ATLANTA – Gov. Brian Kemp has signed legislation imposing state sales taxes on online purchases facilitated by large retailers like Amazon, Google and Uber.
The tax is projected to raise hundreds of millions of dollars annually in Georgia.
Lawmakers in Georgia’s House and Senate hashed out a compromise measure early in this year’s legislative session to collect the tax from so-called “marketplace facilitators,” which allow third-party companies to conduct business on their websites.
The measure, House Bill 276, stalled in the Senate last year amid pushback from ride-share companies like Uber, which wanted a tax exemption. Lawmakers involved in negotiating the compromise bill expect separate legislation to be filed that would give Uber an exemption or require them to pay a fee.
Senate Finance Committee Chairman Chuck Hufstetler, R-Rome, said state revenue experts estimate the tax could raise $10 million a month – though he thinks that’s a conservative estimate.
“It’s great for cities, counties, schools and Georgia businesses that the playing field will be more level now,” Huftstetler said Thursday.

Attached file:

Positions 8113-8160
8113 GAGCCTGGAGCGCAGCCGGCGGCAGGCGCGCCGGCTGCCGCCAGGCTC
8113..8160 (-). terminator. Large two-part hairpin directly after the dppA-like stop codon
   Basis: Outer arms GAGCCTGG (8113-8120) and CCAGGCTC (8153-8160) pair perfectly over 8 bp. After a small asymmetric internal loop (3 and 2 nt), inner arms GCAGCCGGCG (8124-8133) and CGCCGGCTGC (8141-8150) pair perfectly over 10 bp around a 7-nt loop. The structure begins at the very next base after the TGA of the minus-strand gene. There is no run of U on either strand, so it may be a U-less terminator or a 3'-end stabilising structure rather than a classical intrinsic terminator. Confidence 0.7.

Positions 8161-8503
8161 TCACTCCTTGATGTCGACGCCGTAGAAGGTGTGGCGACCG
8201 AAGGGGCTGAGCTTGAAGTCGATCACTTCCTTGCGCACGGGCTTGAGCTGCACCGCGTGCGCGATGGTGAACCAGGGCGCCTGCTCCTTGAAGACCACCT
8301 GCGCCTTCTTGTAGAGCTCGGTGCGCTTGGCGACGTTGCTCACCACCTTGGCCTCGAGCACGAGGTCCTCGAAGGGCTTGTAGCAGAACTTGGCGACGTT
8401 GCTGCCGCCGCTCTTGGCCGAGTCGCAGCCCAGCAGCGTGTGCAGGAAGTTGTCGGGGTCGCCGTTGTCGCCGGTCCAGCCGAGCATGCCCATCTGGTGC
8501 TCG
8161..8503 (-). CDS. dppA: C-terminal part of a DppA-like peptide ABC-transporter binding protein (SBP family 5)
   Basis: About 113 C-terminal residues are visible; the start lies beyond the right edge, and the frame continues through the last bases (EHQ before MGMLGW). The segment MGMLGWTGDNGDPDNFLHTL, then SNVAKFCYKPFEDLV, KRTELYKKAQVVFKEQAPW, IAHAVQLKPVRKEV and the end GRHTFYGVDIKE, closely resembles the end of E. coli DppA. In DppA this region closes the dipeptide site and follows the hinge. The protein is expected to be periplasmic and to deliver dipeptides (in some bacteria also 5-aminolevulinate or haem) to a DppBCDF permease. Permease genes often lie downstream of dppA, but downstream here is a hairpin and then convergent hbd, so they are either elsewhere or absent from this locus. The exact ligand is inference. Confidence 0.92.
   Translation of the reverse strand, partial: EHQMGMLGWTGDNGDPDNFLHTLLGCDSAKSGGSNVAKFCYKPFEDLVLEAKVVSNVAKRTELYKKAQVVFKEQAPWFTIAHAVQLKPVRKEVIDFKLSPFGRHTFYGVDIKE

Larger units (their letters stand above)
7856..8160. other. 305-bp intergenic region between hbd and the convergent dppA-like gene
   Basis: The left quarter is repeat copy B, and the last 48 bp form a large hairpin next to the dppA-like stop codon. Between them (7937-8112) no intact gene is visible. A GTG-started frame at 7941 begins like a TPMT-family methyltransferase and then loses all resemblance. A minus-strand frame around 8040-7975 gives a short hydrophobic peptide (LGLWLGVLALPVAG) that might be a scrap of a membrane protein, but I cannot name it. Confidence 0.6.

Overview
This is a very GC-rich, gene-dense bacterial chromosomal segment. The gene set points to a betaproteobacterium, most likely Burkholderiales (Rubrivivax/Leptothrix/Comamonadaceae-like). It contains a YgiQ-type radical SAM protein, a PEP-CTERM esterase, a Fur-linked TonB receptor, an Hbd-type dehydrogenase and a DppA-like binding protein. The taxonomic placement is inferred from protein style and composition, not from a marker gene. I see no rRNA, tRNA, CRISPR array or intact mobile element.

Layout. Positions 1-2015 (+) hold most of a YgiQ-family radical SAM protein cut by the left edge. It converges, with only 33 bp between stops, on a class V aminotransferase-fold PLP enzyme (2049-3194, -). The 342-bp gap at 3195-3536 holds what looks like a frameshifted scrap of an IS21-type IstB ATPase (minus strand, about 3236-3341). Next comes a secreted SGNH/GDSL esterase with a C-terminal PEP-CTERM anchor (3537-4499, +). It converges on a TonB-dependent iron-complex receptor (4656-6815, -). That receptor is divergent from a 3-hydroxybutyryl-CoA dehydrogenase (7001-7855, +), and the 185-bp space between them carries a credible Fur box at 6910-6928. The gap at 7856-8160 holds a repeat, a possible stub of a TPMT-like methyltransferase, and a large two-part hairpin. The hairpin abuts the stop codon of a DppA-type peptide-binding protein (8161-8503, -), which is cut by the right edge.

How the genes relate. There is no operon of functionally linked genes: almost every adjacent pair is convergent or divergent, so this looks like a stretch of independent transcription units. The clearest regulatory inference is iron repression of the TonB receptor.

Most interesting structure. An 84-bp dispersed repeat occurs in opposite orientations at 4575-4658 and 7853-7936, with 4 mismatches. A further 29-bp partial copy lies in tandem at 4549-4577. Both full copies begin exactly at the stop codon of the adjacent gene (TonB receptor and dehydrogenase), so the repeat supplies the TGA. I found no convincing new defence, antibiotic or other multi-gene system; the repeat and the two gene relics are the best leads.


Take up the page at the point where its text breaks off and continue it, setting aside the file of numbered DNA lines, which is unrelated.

A report last year from the advocacy group Faith, Truth and Justice Project estimated the tax could raise upwards of $750 million a year.
Kemp’s office confirmed Thursday that the governor had signed the bill. Tax collections will start April 1.
An Uber spokeswoman previously warned collecting the tax could hit Georgian ride-share users with higher trip costs and decrease earnings for drivers. The company prefers lawmakers institute a “reasonable fee structure” instead.
The bill’s passage comes as lawmakers look to fill a budget shortfall caused by sluggish state tax revenues and budget cuts that Kemp ordered for most state agencies. The online-sales tax marks the most significant revenue-raising effort to plug the state funding gap so far this legislative session.
Some lawmakers opposed passage of the bill over opposition to raising taxes. They favor lowering the state’s income-tax rate for a second time in the last three years. But several influential lawmakers, including Hufstetler, have sounded wary of lowering income taxes at a time when state budget cuts are being made.